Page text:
SCS is primarily a resource management game. Each "Social Energy" is either produced or consumed by the buildings you decide to place in your city. So if you want to build a (cliché from overuse of the term) "Orwellian Society" you must build most of your city with buildings that produce and consume that social energy while not using many of the others.
SCS is non-judgmental in that it will not tell you that what you are doing is wrong. The goal is to make each of the social energies as valid as the next so that the player doesn't feel forced or that they're wrong to build in any specific way. This leaves the player to make up their own mind about what kind of city they want to build. The danger of this is that the player will have no direction, guidance or goal to strive for and might start wondering what the point of it all is. Scenario modes may be in the works but nothing concrete was revealed.
The game rarely if ever challenges the player to find a solution to a problem. For example, the lumber mill is a workplace that includes a risk of injury to the sims who work there. Now just because you plop a lumber mill doesn't mean you care if the people who work there get hurt but you'll lose production in your city if the cities sims are injured. The problem is, unless you see people wandering around in crutches you won't know why you lost that production when a multitude of other buildings can cause a lack of production for many other reasons. The game doesn't make the suggestion to build a hospital to heal your injured sims. This lack of feedback from the game leaves you simply placing buildings you find in the build menu that you like the look of or have a need of the social energy benefit they provide.
Buildings seem not to gel well with buildings in different social themes. Oppressive overpowering structures look out of place next to the garish "fun" buildings. Tilted Mill has for the most part abandoned the realistic look that SimCity fans enjoyed in SimCity 4, instead opting for a more cartoon like artistic style for their buildings. Things tend to get mixed up between the styles and can cause the whole city to look like an underwhelming patch work.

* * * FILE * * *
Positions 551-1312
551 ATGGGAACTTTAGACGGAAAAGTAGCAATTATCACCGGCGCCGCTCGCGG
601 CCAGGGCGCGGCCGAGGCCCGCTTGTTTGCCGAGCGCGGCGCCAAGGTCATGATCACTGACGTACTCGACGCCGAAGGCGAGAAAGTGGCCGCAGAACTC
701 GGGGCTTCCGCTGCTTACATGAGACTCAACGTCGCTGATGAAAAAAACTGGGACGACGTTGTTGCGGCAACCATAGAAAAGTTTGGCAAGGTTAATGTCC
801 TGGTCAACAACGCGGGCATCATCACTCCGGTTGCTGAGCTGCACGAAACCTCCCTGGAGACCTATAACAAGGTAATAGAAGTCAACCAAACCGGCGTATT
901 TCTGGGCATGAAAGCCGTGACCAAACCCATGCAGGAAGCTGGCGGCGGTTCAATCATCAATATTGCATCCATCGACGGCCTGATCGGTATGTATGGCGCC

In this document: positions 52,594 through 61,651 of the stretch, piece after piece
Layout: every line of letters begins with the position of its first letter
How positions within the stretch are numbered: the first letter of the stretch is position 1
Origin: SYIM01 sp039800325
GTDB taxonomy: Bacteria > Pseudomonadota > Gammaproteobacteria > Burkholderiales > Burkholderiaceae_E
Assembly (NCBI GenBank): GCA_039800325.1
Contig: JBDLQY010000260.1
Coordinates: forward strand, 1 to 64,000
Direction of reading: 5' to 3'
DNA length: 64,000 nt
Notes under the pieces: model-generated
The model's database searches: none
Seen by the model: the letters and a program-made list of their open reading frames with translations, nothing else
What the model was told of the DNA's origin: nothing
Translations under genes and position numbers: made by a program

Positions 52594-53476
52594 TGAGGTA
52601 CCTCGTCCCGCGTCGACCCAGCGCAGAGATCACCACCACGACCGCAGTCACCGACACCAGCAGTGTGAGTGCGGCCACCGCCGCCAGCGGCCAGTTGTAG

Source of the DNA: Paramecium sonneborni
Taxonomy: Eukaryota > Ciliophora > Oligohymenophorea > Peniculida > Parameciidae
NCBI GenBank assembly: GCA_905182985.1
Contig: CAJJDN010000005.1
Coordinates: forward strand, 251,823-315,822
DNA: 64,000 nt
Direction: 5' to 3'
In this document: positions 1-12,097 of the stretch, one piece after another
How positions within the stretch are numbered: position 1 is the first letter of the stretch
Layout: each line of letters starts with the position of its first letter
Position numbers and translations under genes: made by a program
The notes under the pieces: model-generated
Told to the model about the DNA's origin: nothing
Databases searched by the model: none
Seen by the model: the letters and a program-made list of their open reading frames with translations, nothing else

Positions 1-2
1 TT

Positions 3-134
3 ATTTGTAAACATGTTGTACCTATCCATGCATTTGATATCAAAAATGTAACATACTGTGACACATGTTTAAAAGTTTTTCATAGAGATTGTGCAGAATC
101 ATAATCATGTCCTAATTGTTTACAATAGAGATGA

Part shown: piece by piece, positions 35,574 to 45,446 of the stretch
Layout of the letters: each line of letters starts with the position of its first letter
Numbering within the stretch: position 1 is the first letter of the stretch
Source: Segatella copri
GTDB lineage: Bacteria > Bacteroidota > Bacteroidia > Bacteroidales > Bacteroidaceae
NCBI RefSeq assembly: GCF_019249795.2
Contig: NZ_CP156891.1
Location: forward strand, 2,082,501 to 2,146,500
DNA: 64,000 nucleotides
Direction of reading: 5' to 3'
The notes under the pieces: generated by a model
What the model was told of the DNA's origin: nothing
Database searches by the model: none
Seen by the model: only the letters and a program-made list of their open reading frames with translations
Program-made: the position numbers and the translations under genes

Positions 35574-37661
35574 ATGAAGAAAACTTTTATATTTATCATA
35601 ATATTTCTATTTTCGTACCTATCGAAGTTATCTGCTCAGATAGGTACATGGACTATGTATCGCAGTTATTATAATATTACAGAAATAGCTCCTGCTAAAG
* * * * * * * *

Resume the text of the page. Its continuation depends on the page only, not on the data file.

Thankfully the game is built with Modding in mind. XML drives the buildings stats and most of the rest of the game and according to EA the C# is well notated for the more adept coders among us. A BAT was also discussed and is planned for release maybe with the game but more likely shortly after release. The specifics of whether the BAT will continue to use GMax or be something entirely different were not revealed. Based on the simplicity of the building models in the game, Gmax isn't necessarily going to be the best tool.
Transportation in SimCity Societies currently includes Roads, Dirt Roads, Subways and Bus Stations. More transportation options are not planned for the release of SimCity Societies though they seem to be an option for an expansion pack. Diagonal roads have not been implemented and may not be in the final release, but the buildings do rotate to 45°. More transportation options in SCS seem unimportant given that the goal isn't to build and manage traffic networks. Still it seems like quite an oversight to not include more network types even if they're functionality would have only been cosmetic.
Buildings all have cards displaying the buildings properties. Click on a building and its card will pop up. The cards feature icons that you can mouse over to learn what unexpected attribute that building causes and the percentage chance that the event will take place. For example, certain buildings have a chance to injure a visiting sim or produce a drunk. The icons are nice but will take a player a long time to associate their affect with their graphic mainly because there are so many of them.
This leads to the learning curve. Plop and play is very easy to figure out. You pick a building from the list and plop it in your city. Finding the building you're looking for can still be difficult because the building menu is cumbersome even though it can be sorted. After you get familiar with the simple control scheme and get over the building menu, you'll be plopping buildings with relative ease. Once you get in-depth and start trying to build for a specific goal, the games learning curve seems to sky rocket. Maybe that's because you have to come up with that goal yourself and attempt to reach it. While this style of play is rather open ended, it can also be a turn off if there isn't anything cool for the player to do.
With all of that said, if Tilted Mill can come up with a goal or scenario mode that is compelling enough, SCS could be a very entertaining strategy game. It's not the SimCity we know, but there is the making of a potentially fun game of another sort altogether.